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Gleeful social media labor right along with Kate

July 24, 2013

By John Timpane

Britons and tourists cheer outside Buckingham Palace as the announcement of the birth of William and Kate's son is placed on an easel. It notes that mother and child are doing well. (JOHN STILLWELL / AP, Pool)

Britons and tourists cheer outside Buckingham Palace as the announcement of the birth of William and Kate’s son is placed on an easel. It notes that mother and child are doing well. (JOHN STILLWELL / AP, Pool)

In the end it was, as always, a woman and her child, and the effort to deliver. But, for the circus/playground/peanut gallery of the social media, the labor of Kate, Duchess of Cambridge, was an orgy of fact-mongering, speculation, and hijinks of all sorts. And social media used the occasion to play host to a huge, silly world party.

Lightning-fast Twitter was a fine place to follow the timeline of events, starting from the announcement about 2 a.m. (Philly time) from Peter Hunt of the BBC that “the Duchess of Cambridge is in labour and has gone to give birth at the private Lindo Wing at St. Mary’s Hospital in London. #RoyalBaby.”

“It’s Happening! Here Comes the Royal Baby!” brayed the Daily Beast. A flood erupted of unfortunately worded headlines, including “Kate Middleton Is In Labour – It’s the moment we’ve all been waiting for,” and so forth. By noon, #RoyalBaby was the top Twitter trending topic worldwide and in Philadelphia. By midday, #RoyalBaby,#RoyalBabyWatch#KateMiddleton  and, yes, #RoyalBabyNamewere rocketing about the Twitterverse like photons in a hall of mirrors.

Babies take exactly as long as they take, and so, most of the afternoon, there wasn’t much to talk about. A momentary frisson rippled about 2 p.m. Philly time as Queen Elizabeth II took a limo to Buckingham Palace to await news. (The palace gives the official word, posted on a gilt easel in the forecourt.)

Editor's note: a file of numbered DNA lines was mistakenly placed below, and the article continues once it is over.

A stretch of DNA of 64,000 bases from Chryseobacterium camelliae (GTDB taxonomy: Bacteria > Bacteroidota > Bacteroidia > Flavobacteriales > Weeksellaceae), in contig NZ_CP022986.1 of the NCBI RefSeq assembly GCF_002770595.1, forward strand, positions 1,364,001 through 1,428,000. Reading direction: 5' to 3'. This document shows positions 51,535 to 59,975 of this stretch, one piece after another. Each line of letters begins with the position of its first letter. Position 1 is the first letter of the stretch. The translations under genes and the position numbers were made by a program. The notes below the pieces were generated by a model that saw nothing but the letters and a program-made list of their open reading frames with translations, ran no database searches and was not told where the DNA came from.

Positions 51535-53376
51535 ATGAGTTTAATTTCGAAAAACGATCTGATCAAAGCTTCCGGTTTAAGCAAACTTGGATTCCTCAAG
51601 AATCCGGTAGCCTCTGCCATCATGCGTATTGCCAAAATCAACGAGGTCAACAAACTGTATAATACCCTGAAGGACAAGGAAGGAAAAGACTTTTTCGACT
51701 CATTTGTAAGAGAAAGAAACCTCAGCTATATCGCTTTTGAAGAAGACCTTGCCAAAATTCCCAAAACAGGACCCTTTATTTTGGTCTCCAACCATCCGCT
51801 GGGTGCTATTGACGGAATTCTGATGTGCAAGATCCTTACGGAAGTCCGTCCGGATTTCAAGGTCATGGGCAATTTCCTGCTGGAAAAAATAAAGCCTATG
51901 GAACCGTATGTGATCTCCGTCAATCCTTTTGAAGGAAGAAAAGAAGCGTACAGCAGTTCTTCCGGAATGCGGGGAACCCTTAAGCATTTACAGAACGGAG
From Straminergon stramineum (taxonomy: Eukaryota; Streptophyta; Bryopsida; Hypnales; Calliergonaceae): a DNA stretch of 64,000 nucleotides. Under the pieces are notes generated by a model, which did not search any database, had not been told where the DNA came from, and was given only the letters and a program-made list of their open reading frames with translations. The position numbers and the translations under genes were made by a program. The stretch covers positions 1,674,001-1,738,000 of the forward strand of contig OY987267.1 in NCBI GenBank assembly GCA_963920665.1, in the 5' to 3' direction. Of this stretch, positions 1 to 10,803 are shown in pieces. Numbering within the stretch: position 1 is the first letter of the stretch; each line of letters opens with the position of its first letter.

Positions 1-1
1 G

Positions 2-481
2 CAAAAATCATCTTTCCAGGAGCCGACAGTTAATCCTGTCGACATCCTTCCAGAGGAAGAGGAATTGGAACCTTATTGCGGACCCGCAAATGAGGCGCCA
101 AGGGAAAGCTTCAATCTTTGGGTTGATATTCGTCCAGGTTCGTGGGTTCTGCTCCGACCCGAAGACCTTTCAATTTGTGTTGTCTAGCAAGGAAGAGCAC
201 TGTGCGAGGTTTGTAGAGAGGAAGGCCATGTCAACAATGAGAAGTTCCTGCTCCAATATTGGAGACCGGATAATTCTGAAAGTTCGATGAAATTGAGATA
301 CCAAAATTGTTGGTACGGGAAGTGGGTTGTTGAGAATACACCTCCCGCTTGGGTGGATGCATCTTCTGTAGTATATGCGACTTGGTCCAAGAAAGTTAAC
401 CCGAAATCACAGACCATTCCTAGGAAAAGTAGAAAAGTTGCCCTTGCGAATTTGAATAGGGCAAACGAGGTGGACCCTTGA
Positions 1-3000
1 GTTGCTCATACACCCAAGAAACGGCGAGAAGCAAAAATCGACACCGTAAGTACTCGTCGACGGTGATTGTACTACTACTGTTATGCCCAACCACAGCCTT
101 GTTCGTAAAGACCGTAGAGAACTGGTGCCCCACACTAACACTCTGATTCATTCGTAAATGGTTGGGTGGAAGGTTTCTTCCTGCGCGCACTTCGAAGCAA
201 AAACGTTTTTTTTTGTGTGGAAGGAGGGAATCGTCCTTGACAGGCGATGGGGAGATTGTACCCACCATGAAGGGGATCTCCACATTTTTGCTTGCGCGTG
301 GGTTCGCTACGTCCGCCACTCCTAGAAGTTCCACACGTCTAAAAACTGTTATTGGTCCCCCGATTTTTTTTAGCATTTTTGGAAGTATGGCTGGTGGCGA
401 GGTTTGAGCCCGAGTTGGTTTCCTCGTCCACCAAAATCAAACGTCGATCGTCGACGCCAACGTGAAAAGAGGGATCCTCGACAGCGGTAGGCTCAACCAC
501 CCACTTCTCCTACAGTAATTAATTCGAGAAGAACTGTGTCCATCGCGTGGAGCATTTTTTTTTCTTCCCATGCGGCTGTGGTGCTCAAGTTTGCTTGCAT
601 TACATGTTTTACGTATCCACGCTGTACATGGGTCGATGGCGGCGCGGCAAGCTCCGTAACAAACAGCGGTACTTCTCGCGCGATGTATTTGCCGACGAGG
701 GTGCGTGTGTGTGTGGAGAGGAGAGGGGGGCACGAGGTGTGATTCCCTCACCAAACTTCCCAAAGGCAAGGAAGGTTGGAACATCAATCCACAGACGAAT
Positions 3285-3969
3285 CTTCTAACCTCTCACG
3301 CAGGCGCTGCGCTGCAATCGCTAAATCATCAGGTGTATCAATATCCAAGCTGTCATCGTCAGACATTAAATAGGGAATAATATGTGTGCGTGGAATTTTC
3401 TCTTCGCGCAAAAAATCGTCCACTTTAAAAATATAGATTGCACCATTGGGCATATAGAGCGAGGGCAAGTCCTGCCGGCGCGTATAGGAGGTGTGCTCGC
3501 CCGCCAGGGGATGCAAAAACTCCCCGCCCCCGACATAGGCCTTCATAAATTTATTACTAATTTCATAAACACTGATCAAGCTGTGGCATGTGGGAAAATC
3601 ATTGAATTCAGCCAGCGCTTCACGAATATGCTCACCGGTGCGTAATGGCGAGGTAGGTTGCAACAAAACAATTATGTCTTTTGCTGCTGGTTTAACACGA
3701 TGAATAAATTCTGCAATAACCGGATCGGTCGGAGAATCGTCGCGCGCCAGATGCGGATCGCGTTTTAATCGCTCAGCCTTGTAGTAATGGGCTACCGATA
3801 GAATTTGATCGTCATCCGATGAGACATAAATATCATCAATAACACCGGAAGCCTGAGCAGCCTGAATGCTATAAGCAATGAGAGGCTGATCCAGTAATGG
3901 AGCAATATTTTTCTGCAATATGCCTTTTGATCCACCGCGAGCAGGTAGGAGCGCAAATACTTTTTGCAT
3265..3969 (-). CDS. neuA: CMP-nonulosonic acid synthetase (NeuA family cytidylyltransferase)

Venues such as CNN and BBC had experts on, talking about any- andeverything royal, past royal births, royal fashions, lines of succession. We learned why it’s called the Lindo Wing (named after Frank Charles Lindo, a businessman), and how much Kate’s stay was likely to run her (about £12,000, or about $18,399.67). The trivia-drizzle drove Twitter and Facebook crazy (Grace Dent tweeted that “never, never before has so much utter twaddle been televised”) – and people posted and tweeted about the craziness, which added to the craziness. They did silly things ( Bec@Brocklesnitch: “WHAT DOES THE ROYAL BABY THINK WILL HAPPEN AT THE END OF BREAKING BAD”) and made fun of themselves doing silly things.

You could follow any of a number of live cameras outside St. Mary’s. You could learn a lot about a lot. It was good to be reminded, it always is, that 370,000 women go through labor and childbirth every day on this planet. The BBC knew this: “We’re live, as women from around the world share their experiences of #childbirth. Listen here:http://bbc.in/SsPDmY #royalbaby.”

There was serious disputation. Lauren Collins of the New Yorker said this is all nonsense, but Alyssa Rosenberg said no, it’s important. But the fun stuff was more fun. As of midday, more than 2 million folks had placed bets on weight, time of birth, gender (Barnaby Edwards: “BREAKING NEWS: Palace insider reveals that the royal baby will almost certainly be a boy or a girl”), and, above all, the royal name.

Name-speculation reached brain-splattering pitch (Caroline Rhea: “Wouldn’t it be weird if they named the baby Honey Boo Boo? #RoyalBaby”) (@NMSyria: “The #RoyalBaby to be named Qatar Airways after landmark sponsorship deal”). In a land of 9,000 bookies, odds on girl names (leaders: Alexandra at 5-2 and Charlotte, 13-2; for boys, George, 15-2, and James, 11-1) were furnished, and dozens of Web pages sprang up with lists, image galleries (many venues “tracked” Kate’s baby bump over time), and games. From E!Online: “what will Prince William & Kate Middleton name the #royalbaby? Vote here! http://eonli.ne/12XMoIl”;. Why not play? Read more at Philly.com.

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